Throughout history there are moments in time that define innovation.
In 1939, two guys in a garage built the first audio oscillator. It was sold to Disney and helped create Fantasia. In 1973, Motorola built the first mobile phone. It weighed 2.5 pounds and was 9 inches long. It let you talk for 30 minutes. Then you needed 10 hours to charge it. This was innovation at its finest.
I am a strong believer in the power of video; video can transform the relationships we have with our colleagues, partners, suppliers and customers. Our goal is to make video as universally available and easy to use as voice and data are today. Recent developments make it possible to scale video more cost-effectively across organizations, but as an industry there are still more hurdles to knock down in order to make rich, effective and efficient video collaboration part of everyone’s daily routine.
Customers have a breadth of needs when it comes to when and how they collaborate, and it’s no surprise to me that customers are taking a step back to evaluate the needs of their organization both now and in the future. While doing so, they are also trying to understand the alphabet soup of standards and what it means in terms of technologies working together. Which standard is better? What are the benefits of each? Will a technology that uses one standard be able to communicate with a technology that uses another standard? Will a technology made by one vendor be able to communicate with a technology made by another vendor?
I personally believe it is the vendors’ responsibility to take the complexity out of the equation and do whatever it takes to make things work together. For me, that means industry-wide commitment to open standards. Open standards ensure true interoperability across vendor and technology boundaries bringing us closer to our goal of making video universally available and easy to use. Cisco has led the way in developing open standards, driving the industry towards interoperable collaboration solutions. And we continue to do so.
Cisco® TelePresence® has transformed the way we collaborate—enabling immersive, face-to-face meetings at a distance, and access to remote experts anywhere in the world. What if that experience was combined with robotic technology, to give the remote user “location spontaneity”—the ability to move around a faraway space…have a chance encounter in the hallway or tour the factory floor?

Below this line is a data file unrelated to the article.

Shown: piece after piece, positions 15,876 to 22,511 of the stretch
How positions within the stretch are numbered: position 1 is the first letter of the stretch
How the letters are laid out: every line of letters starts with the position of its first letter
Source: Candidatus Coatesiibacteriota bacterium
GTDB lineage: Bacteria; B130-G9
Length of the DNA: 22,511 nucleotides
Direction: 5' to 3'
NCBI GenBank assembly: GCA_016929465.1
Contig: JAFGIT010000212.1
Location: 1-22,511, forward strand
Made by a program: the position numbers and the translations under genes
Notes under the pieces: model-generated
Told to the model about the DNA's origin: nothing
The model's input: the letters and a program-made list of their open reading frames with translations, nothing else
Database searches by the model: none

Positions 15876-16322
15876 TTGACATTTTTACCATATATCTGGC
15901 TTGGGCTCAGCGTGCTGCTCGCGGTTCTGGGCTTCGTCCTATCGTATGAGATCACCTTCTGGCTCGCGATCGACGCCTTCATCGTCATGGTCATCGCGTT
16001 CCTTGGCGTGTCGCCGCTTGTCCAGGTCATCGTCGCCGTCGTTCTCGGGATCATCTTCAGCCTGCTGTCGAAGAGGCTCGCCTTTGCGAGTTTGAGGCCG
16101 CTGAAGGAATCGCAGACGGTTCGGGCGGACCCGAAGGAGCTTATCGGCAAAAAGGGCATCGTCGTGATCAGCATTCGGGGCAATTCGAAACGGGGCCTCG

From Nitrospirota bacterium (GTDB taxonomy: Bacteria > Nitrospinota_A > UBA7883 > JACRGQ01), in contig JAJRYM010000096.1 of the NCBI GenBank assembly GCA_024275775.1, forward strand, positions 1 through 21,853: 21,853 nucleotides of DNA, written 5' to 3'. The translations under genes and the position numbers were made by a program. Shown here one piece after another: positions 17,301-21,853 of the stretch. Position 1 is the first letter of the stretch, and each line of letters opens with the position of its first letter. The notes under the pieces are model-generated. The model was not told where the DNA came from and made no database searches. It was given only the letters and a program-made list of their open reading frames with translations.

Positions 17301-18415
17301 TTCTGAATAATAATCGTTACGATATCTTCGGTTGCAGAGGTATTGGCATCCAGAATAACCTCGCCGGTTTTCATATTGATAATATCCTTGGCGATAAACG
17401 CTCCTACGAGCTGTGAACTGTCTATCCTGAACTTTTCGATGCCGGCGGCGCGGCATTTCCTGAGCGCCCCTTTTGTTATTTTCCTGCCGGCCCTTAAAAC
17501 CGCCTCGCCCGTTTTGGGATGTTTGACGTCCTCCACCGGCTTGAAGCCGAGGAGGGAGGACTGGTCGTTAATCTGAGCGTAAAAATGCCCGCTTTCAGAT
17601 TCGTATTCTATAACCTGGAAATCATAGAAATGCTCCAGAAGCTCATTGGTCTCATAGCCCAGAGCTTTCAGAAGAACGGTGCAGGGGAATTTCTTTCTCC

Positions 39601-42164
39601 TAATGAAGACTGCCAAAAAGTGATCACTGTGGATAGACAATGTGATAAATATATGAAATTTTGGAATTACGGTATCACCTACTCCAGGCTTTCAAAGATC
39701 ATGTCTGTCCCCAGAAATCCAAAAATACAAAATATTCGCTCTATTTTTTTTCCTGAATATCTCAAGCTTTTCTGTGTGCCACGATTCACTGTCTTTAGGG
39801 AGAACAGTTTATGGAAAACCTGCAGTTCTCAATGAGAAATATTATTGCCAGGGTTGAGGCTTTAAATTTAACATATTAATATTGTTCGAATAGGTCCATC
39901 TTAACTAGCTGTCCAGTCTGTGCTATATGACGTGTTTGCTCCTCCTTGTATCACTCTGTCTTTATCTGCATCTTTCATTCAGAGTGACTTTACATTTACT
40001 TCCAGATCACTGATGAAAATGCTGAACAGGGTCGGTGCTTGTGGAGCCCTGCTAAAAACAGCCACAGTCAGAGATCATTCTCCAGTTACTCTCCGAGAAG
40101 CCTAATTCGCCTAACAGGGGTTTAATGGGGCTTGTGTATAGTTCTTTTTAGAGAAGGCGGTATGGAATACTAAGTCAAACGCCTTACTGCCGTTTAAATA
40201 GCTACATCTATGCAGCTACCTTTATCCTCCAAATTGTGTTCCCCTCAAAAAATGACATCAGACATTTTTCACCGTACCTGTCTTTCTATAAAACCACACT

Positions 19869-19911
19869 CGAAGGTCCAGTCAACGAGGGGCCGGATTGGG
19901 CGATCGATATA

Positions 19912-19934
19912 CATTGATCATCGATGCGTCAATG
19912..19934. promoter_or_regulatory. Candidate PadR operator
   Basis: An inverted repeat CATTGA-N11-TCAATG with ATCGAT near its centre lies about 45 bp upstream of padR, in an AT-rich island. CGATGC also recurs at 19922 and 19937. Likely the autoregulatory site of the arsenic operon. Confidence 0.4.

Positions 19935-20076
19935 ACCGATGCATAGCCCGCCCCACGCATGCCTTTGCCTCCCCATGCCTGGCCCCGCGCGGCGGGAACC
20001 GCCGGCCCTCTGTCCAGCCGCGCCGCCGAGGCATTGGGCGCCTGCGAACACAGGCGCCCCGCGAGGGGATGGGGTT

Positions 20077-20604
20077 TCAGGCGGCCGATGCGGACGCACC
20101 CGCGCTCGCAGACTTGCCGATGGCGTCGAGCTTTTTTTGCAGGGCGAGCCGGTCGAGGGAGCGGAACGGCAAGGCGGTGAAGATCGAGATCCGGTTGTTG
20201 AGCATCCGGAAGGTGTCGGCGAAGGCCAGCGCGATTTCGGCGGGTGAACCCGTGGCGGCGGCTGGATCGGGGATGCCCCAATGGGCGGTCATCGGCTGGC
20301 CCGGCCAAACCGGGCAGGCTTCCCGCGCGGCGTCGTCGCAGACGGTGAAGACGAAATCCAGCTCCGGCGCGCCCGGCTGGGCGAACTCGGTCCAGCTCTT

That is why Cisco’s new joint effort with iRobot—demonstrated publicly this week for the first time—is so exciting: We’ve created a mobile Cisco TelePresence unit that brings collaboration to you—or, conversely, brings you to wherever you need to collaborate. Called iRobot Ava 500, this high-definition video collaboration robot combines Cisco TelePresence with iRobot’s mobility and self-navigation capabilities, enabling freedom of movement and spontaneous interactions with people thousands of miles away.
Nobody can question that location-based services are hot these days--especially in the retail space.
Retail in general is under increasing competition and pressure to maintain its revenues and profitability, especially physical retailers who are threatened by online businesses, ranging from one person outfits to global giants.
Physical retailers big and small are all facing the same phenomenon: smartphone users walking around their stores (inside and out). Google and Nielson recently reported that shopping queries are two times as likely to be in store. So people are actively on their smartphones in stores. The significance of this statistic to retail is that there is a huge opportunity here to optimize dollars, be it marketing funds or operational savings–all of which can be enabled by location-based services.
Cisco’s location based services using the Mobility Services Engine and the Connected Mobile Experiences solutions is market leading and generates a lot of interest among customers and I get the privilege of speaking with many retail business executives on a global basis.
In retail, the two big rocks are revenue and loyalty. The Cisco Connected Mobile Experiences (CMX) solution helps line of business leaders reach those goals by aligning with the mobility trend. Armed with the location-based services of CMX, you can captivate your customers by creating personalized, context-based engagement to boost loyalty, while generating location analytics data on customer movement patterns and behavior for optimizing operational costs. Read More »
One of Cisco’s longest-running traditions is a special program for Silicon Valley nonprofits, which has offered Community Impact Cash Grants to carefully selected community organizations for more than a decade. In recent years, the grant amount has been set at $15,000 each for programs focused on K-8 education and health, a subset of Cisco’s overall social investment areas.
A unique aspect of the program is its reliance on Cisco employee volunteers. While holding down their day jobs, these hardworking team members help drive every aspect of the grantmaking process – from evaluating the applications to performing site visits to identifying the 40 strongest applicants from a large and worthy pool. (See this year’s awardees.) On Wednesday, this year’s recipients gathered at Cisco’s headquarters in San Jose, California, to pick up their checks, brainstorm with peers about common challenges they face, and reunite with the Cisco employees who helped evaluate and recommend their grant proposals as the most competitive.
From left: Operation Access’ Marisol Ponce de Leon, Cisco’s Cindy Cooley, and Operation Access’ Ellen Kaufman.